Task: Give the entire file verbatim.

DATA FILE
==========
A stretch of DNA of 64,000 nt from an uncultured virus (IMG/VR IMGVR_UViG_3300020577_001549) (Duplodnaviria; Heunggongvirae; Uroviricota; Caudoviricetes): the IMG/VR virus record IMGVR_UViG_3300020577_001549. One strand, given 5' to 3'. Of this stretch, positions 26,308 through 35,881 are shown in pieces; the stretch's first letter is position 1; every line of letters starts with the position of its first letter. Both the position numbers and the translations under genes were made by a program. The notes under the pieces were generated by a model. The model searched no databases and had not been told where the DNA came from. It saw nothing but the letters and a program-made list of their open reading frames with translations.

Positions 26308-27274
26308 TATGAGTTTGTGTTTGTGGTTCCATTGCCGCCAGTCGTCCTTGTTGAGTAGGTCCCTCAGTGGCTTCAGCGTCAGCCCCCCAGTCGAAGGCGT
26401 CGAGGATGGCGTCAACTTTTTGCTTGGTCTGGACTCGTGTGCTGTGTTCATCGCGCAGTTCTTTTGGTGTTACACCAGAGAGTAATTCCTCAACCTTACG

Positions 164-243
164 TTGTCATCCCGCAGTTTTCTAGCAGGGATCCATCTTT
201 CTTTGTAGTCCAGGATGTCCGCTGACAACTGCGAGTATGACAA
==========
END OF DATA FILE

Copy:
A stretch of DNA of 64,000 nt from an uncultured virus (IMG/VR IMGVR_UViG_3300020577_001549) (Duplodnaviria; Heunggongvirae; Uroviricota; Caudoviricetes): the IMG/VR virus record IMGVR_UViG_3300020577_001549. One strand, given 5' to 3'. Of this stretch, positions 26,308 through 35,881 are shown in pieces; the stretch's first letter is position 1; every line of letters starts with the position of its first letter. Both the position numbers and the translations under genes were made by a program. The notes under the pieces were generated by a model. The model searched no databases and had not been told where the DNA came from. It saw nothing but the letters and a program-made list of their open reading frames with translations.

Positions 26308-27274
26308 TATGAGTTTGTGTTTGTGGTTCCATTGCCGCCAGTCGTCCTTGTTGAGTAGGTCCCTCAGTGGCTTCAGCGTCAGCCCCCCAGTCGAAGGCGT
26401 CGAGGATGGCGTCAACTTTTTGCTTGGTCTGGACTCGTGTGCTGTGTTCATCGCGCAGTTCTTTTGGTGTTACACCAGAGAGTAATTCCTCAACCTTACG

Positions 164-243
164 TTGTCATCCCGCAGTTTTCTAGCAGGGATCCATCTTT
201 CTTTGTAGTCCAGGATGTCCGCTGACAACTGCGAGTATGACAA